By Adrian John O. Ladaga, Staff Writer |
Does Philippine politics corrupt youth leaders?
Debates on whether to reform or abolish the Sangguniang Kabataan (SK) system once again resurfaced months ahead of another Barangay and Sangguniang Kabataan elections on October 28. The 16th congress which opened a few weeks ago seems divided on the issue; so is the public’s opinion.
A week ago, Commission on Election (Comelec) Commisioner Lucenito Tagle called for the abolition of the youth body claiming that it has been “a breeding ground for corruption.”
Tagle also insinuated that the SK is being used by unscrupulous politicians by exposing them to poll fraud and several anomalous activities concerning graft and bribery.
Such allegations may be more than visible in society than not.
The Sangguniang Kabataan, which was established by virtue of the Local Government Code of 1991 or Republic Act 7160, is a restructured “Kabataang Barangay” of the Marcos years.
Youth voters aged 15-17 years old can vote or be voted on SK seats .The chairman of the SK is considered a regular member of the barangay council. Elected SK officials will serve their constituents for the next five years.
But the SK issue remains to center on money. Ten percent of the total Internal Revenue Allotment (IRA) directly goes to the Barangay SK. This year, some P6.05 billion should go to the youth body in 42,000 barangays nationwide. On average that’s P143,000 per barangay SK.
Abolition or sinister plot?
Kabataan Representative Terry Ridon was quick to refute Comelec’s opinion of abolishing the SK. On July 5, he said that abolishing the youth body would only give way for older local officials to obtain SK’s share of the IRA from the national government.
“Without the SK, barangay officials can directly control the whole IRA, thereby giving these corrupt local leaders more funds for themselves,” Ridon said.
He also expressed the possibility that funds derived from the abolition of the SK could be used to aid the current administration on the upcoming 2016 elections.
“If Comelec’s most salient argument in calling for SK abolition is corruption, then we ask: Why single out the SK? Why not abolish the Sangguniang Barangay, and every government institution for that matter – including the Comelec?” Ridon asked.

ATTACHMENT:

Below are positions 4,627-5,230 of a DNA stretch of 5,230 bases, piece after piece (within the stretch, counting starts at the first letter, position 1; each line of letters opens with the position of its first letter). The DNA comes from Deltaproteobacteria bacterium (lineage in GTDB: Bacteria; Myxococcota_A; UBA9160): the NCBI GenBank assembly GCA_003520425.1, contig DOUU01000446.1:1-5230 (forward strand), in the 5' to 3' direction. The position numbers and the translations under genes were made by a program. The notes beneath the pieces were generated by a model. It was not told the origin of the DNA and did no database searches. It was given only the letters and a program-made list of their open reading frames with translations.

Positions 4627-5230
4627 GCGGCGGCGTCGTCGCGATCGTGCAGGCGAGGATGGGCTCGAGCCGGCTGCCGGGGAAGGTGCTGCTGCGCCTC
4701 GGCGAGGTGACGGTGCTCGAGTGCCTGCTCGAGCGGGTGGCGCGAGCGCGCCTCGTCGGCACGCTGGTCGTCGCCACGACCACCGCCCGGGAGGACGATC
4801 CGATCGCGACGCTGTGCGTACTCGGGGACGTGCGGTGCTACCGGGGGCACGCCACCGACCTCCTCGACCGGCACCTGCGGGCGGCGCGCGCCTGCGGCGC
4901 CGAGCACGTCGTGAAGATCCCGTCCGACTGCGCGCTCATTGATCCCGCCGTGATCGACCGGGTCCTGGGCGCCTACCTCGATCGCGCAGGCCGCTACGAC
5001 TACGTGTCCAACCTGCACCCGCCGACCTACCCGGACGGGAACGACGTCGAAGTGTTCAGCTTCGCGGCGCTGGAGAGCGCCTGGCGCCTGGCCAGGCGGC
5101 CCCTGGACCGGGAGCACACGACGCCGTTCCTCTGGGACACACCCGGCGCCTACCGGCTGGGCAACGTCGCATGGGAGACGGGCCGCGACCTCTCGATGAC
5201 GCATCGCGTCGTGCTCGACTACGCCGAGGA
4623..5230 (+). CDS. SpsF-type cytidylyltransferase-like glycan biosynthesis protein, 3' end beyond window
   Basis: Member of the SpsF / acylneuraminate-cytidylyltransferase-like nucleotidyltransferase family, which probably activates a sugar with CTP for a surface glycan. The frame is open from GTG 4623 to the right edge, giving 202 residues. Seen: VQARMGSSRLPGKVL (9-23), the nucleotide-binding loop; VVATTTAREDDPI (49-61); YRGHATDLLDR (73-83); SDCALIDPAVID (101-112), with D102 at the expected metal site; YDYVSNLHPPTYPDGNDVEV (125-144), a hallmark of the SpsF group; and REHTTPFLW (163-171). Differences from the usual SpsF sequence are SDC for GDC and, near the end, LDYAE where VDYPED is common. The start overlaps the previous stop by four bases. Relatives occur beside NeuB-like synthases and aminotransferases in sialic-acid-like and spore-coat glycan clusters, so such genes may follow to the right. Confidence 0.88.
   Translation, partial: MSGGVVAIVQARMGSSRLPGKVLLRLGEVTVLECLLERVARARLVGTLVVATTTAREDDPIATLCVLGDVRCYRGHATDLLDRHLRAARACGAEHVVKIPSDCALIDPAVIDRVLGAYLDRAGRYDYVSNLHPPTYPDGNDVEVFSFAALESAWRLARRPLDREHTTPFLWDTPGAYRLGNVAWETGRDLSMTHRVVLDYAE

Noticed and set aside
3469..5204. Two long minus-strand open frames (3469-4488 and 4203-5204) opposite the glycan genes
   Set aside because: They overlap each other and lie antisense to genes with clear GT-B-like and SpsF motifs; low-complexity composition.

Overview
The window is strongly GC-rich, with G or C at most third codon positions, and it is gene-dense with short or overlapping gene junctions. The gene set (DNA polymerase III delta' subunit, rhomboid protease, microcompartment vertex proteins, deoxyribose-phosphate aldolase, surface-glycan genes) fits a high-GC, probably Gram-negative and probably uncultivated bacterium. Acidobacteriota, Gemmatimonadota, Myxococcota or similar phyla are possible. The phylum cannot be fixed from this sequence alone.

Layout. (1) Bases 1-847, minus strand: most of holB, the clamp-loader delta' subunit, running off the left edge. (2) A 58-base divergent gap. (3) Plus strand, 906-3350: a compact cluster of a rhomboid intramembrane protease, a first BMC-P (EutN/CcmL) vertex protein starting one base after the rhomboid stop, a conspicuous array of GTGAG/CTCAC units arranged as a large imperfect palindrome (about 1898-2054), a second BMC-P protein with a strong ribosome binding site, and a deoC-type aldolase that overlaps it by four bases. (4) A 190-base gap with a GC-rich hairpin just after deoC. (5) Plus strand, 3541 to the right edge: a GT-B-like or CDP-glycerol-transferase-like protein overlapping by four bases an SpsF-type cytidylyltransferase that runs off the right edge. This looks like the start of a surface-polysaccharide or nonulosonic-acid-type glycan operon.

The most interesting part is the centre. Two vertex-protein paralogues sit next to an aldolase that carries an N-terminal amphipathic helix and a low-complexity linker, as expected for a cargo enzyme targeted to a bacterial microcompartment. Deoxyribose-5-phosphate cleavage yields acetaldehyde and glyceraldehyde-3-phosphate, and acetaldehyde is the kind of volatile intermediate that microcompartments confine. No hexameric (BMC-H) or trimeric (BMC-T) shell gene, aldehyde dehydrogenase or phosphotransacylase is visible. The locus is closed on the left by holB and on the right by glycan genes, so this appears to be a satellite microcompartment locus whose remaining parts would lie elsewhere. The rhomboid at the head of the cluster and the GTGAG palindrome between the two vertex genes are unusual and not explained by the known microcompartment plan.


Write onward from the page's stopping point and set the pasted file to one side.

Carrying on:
Allegations regarding the corruption within the SK level is not new.
In October 2010, then president of the Sangguniang Kabataan National Federation (SKNF) President Jane Cajes was charged by her constituents of two graft cases before the Ombudsman for misusing SK funds amounting to P90 million.
According to Cajes’ former aide Manuel Ferdinand De Frio and co-filer Leo Udtahan, the former SKNF head used the funds for “multi-million peso procurement of goods and services without bidding” of shirts and bags for the SK National Congress in 2008 to 2010. Junior Graft Watch, a local watch dog, had earlier filed a case against Cajes before the the Office of the Ombudsman Visayas for failing to account for P10 million of funds which she received from former President Glorai Macapagal Arroyo.
Cajes, daughter of former Representative Roberto Cajes of the 2nd District of Bohol, has strongly denied the accusations. The case remains unresolved.
A University of the Philippines- Center for Integrative and Development Studies (UP-CIDS) report entitled “The Impact of Youth Participation in the Local Government Process: The Sangguniang Kabataan Experience” in 2007 rated the youth body’s performance as “weak”.
“The SK’s performance for the past ten years has been generally weak. This is especially true in terms of coming up with legislations, promoting the development of young people, submitting reports and holding consultations with their constituents,” the report said.
A 2010 thesis entitled “SKEMA of Youth Leaders: An Investigative Study on the Regulation of the Sangguniang Kabataan” by UP’s journalism alumni collaborates to these statements stating some youth officials confessed to receive kickbacks from SK projects such as street lighting and basketball leagues.
The same study pointed out that SK receives weak supervision and regulation from the National Youth Commission (NYC) who is supposed to oversee the youth body’s activity. It also concluded that the Department of Interior and Local Government is not aware of the SK’s function.
The system’s weakness probably lies on the influence of older politicians to SK officials.
“I’m so (sic) underdog. Kapag may sinasabi silang project sa akin, ginagawa ko. But if ako naman ang nagsuggest, nadedelay ang implementation” said a former SK chair of Naguilan, La Union.
Other former SK officials admitted that education remains their priority. And as some studies their degrees outside their constituency, their titles are only for namesakes.
Only one youth voter turned out in a barangay in Imus, Cavite during the last SK election day- his vote decided the election results, a teacher who served as the election officer on that precinct revealed.
On the countryside stories of “picnics-for-no show” remains a usual strategy for SK candidates whose parents are loaded. The point is to keep the opposition’s supporter from voting by having them “preoccupied- ala field trips.”
The SK is flawed. Evidently, those who want it abolished or reformed agreed that the current SK is “despicable,” to say the least.
Former Senator Aqulino Pimentel, the father of RA 7160 which brought life to the SK has filed during his office a bill to abolish SK.
“The SK officials are being criticized, and maybe for good reasons, for acting like traditional politicians who use money, patronage and sometimes, intimidation, to get elected,” Pimentel said.
Featured image grabbed from Wikipedia.